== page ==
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I work at a company that's in the food industry.

Currently, we're running Linux with Qt 4 on PowerPC.

We're moving to a newer CPU (i.MX6 quad core). Freescale announced that they would continue manufacturing and supporting it for 15 years and it comes in industrial grade and consumer grade packaging depending on your needs.

We're moving away from Qt for the GUI. HTML5 is the way of the future. ;)

For people who are starting out, I'd recommend using Yocto. It's a build/development environment for embedded Linux. Look it up.

Edit: By they way, if it's not real-time critical, there's nothing stopping you from using any programming language you like except how difficult they can be to cross-compile.

For hard real-time stuff you need a dedicated rt system and you'll have to use C, C++ or maybe Rust.

For soft real-time stuff you can get away with RT-patched Linux. Any language with GC is generally bad with the exception of Erlang, Go and Nim; where the GC is optimised for low latency rather than bulk through-put.

Why are you moving away from Qt?

A few reasons:

* It's easier to find people with JS skills than C++ skills

* It takes ages to build Qt and it's unreasonably hard to compile. Building the Linux kernel is far less painful.

* It takes ages to build a single Qt project and we have multiple architectures to deploy to (ppc, arm, x86).

* Remote connections are trivial. People only need a browser to connect remotely.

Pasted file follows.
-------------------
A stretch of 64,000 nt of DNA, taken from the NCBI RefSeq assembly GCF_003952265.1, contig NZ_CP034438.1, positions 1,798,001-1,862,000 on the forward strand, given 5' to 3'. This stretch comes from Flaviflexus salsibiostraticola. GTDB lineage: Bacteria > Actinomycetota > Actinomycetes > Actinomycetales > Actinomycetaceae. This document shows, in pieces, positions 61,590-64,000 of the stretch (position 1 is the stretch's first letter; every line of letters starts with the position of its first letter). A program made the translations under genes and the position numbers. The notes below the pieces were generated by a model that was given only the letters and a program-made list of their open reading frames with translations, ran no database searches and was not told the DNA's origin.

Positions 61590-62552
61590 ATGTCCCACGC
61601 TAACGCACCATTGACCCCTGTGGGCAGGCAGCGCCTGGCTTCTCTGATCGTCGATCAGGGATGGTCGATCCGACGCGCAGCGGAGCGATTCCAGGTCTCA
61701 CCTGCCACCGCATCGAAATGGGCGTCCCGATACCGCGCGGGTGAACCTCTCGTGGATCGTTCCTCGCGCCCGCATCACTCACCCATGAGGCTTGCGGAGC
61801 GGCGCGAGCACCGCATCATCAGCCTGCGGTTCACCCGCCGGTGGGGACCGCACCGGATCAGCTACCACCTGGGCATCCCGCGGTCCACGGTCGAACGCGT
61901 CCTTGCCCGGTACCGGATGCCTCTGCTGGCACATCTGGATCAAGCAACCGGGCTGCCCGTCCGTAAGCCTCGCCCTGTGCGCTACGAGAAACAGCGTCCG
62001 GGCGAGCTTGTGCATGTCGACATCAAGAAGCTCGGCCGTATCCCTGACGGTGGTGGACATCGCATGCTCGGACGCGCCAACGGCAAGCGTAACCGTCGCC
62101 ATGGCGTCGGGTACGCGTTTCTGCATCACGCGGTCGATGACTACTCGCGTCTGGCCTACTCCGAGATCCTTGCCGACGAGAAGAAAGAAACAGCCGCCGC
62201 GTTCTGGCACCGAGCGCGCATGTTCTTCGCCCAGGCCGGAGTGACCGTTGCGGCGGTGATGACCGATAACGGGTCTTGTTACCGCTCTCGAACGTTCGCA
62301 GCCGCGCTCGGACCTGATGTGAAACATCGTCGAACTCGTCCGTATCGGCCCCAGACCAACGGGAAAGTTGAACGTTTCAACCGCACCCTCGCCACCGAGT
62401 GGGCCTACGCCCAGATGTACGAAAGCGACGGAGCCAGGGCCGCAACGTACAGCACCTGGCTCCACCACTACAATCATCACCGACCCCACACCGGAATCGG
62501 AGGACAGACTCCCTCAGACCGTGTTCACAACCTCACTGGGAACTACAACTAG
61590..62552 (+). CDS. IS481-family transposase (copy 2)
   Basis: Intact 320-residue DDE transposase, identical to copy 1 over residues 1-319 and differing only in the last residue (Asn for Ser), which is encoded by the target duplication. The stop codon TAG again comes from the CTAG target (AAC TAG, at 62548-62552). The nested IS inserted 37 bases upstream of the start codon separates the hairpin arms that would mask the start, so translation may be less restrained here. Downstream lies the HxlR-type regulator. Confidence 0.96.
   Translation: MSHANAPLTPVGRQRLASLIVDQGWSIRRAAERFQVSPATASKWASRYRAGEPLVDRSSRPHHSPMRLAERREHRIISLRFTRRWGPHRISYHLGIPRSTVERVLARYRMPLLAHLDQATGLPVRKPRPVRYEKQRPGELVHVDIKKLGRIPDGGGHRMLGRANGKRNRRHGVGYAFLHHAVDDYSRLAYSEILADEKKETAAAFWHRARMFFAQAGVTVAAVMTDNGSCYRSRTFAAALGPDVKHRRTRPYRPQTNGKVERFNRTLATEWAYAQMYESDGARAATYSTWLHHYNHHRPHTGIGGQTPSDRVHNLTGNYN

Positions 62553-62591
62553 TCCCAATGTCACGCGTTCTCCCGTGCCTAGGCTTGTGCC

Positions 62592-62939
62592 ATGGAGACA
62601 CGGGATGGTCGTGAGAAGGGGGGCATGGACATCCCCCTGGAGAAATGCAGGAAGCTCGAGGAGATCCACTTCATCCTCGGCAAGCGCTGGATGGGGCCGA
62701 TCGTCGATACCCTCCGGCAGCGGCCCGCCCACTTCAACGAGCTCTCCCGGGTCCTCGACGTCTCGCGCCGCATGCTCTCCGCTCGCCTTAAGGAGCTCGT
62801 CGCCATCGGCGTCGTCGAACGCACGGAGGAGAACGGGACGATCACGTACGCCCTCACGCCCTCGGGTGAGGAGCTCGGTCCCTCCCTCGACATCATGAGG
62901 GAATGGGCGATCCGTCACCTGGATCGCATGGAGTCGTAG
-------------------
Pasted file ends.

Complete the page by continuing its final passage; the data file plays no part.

The people at the company who have been using it like it a lot. They just have to put together a few tags and boom there's your GUI.

The GUI has access to some system variables via WebSocket. We have a two-way binding abstraction so people don't have to think too much about events and such.

I wouldn't recommend HTML for a small company though. Better stick to Qt if you're a small group of competent C++ programmers.

Is most of your gui simple forms and data? I've done critical care monitors and photobooths, and both seem too complex for html to me. I'd be afraid the HTML would be too slow to process and display, too eager to show scrollbars, too likely not to be optimized for the embedded gpu, etc. Have any experience there? The last time I tried going higher level I tried embedded flash, and that was too limiting.

Just for the record I'd never do an embedded gui in html. Well maybe not never, but not until it's common. Sounds like a nightmare of layers and compatibility issues. If you run into a problem, where do you even start to look?

I've been doing straight opengl-es on my devices and like not being locked into a gui platform. It makes even more sense to do it this way when you've got external buttons as inputs, because you're not even able to use slots and signals, which is the most useful part of qt.

On an embedded device you're gonna be shipping the runtime environment (aka the browser) also. So the typical challenges of compatibility with HTML5/JS of many moving target platforms doesn't really exist.


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